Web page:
Unionist pact

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In September, the Yes campaign won 45 per cent of votes cast, a ­figure which represents no more than 38 per cent of those eligible to vote. The SNP membership of 85,000 still ­represents only 2 per cent of the electorate.

These figures make it highly unlikely that the SNP will ­gather more than 50 per cent of the vote in more than a handful of constituencies in the upcoming general election.

Nevertheless, recent opinion polls suggest that the first-past-the-post system may grant them more than 30 seats at Westminster. In that case, a minority of Scottish voters may end up ­dictating the future policies of the British government – a ­government that the majority of Scots want, but which the SNP only wishes to destroy.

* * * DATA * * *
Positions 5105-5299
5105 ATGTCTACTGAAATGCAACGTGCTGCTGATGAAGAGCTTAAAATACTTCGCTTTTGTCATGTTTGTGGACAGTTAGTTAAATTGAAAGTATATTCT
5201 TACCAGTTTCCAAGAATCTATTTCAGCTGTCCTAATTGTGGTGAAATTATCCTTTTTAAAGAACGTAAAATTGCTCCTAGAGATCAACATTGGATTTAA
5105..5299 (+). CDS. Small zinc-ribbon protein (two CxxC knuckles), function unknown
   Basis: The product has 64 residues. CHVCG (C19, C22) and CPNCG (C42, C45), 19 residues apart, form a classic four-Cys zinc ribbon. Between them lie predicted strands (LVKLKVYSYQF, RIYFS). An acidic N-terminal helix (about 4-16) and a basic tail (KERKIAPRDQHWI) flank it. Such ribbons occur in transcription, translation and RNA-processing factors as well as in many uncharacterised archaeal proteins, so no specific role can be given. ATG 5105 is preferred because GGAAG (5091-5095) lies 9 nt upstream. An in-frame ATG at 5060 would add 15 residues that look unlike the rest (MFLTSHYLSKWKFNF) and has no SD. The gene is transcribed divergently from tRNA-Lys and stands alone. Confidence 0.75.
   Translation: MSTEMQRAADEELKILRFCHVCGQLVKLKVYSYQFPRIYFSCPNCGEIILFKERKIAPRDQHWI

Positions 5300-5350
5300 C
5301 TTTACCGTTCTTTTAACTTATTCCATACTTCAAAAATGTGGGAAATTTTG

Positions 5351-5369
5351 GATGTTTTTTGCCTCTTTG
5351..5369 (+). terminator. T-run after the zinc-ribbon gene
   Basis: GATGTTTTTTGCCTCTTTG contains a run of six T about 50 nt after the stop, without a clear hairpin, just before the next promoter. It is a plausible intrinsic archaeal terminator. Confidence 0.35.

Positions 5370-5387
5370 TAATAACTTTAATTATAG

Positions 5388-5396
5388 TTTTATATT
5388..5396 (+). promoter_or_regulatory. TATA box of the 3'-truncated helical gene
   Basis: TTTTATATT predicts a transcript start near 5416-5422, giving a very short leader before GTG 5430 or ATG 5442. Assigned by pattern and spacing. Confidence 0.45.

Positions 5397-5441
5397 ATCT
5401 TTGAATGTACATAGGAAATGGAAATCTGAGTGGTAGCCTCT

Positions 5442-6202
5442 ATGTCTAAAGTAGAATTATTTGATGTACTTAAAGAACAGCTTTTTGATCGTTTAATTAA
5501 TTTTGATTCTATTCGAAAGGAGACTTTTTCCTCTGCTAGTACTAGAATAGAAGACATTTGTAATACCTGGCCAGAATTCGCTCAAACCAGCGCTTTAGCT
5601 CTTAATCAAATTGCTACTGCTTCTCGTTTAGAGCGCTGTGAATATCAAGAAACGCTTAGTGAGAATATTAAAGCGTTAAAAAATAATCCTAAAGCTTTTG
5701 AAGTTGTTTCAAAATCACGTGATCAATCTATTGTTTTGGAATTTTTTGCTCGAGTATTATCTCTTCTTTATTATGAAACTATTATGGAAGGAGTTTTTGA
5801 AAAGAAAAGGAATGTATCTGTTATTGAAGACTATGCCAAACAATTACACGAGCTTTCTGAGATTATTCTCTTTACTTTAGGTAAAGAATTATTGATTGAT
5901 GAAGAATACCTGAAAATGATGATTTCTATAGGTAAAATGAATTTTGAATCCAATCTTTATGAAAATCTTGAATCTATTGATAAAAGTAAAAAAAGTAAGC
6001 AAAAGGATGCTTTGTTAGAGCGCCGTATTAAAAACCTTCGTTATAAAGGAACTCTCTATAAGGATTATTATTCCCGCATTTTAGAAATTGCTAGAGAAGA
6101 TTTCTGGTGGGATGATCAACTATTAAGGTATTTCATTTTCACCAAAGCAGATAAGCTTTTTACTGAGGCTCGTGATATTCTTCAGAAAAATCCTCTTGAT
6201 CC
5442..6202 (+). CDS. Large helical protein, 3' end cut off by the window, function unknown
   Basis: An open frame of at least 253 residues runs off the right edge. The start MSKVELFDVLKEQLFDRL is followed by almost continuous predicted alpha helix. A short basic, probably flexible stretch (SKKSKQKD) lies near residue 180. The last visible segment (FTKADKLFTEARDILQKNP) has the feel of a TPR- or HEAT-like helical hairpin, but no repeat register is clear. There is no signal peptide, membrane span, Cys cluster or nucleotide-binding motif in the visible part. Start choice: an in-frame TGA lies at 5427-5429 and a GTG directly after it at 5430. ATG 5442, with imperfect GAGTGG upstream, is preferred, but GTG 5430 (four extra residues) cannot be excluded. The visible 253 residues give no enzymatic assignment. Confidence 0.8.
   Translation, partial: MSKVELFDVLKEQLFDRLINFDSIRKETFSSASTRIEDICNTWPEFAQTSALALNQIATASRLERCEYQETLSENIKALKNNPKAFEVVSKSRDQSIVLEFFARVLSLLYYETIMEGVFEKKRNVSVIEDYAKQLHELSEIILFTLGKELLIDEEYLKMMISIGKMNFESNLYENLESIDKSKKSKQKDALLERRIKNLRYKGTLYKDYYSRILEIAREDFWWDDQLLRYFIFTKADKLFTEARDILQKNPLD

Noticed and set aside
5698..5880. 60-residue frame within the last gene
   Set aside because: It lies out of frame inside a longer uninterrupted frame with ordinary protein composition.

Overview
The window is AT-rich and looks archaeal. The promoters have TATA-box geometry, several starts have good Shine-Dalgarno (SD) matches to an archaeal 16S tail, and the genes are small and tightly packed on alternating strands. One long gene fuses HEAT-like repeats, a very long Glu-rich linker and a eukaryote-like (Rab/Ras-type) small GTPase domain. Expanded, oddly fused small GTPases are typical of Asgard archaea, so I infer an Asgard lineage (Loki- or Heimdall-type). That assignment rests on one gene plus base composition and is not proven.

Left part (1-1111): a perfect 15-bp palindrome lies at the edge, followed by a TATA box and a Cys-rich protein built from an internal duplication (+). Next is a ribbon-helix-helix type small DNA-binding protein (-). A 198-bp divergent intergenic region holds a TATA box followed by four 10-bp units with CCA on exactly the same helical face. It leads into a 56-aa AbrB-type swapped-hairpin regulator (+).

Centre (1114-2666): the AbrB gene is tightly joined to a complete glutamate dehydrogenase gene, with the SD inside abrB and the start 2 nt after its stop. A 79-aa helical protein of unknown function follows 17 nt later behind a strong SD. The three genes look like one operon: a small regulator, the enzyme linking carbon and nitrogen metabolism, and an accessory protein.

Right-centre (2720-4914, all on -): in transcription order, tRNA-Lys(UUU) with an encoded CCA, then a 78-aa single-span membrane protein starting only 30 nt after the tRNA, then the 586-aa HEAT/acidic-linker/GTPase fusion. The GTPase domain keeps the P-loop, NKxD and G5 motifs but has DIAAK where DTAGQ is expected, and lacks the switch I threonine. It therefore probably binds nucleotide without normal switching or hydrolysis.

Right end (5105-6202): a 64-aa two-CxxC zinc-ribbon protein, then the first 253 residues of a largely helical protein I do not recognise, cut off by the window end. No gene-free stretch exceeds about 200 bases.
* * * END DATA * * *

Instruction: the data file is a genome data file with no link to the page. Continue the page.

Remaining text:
It therefore seems logical that for the 2015 general election, unionist parties should form a pact to stand down in constituencies where they might divide the vote and allow the SNP to win by default.

If voters were given a choice between unionist and separatist candidates, it is highly ­unlikely that the SNP would win more than a handful of seats. The ­initial reaction of Tories might be to spurn an electoral pact that would benefit Labour and the Liberal Democrats.

However, since they are ­officially the Scottish Conservative and Unionist Party, wiser heads should realise that a ­short-term loss of seats is ­preferable to the long-term loss of their country.

Martin Foreman

Craigend Park

Edinburgh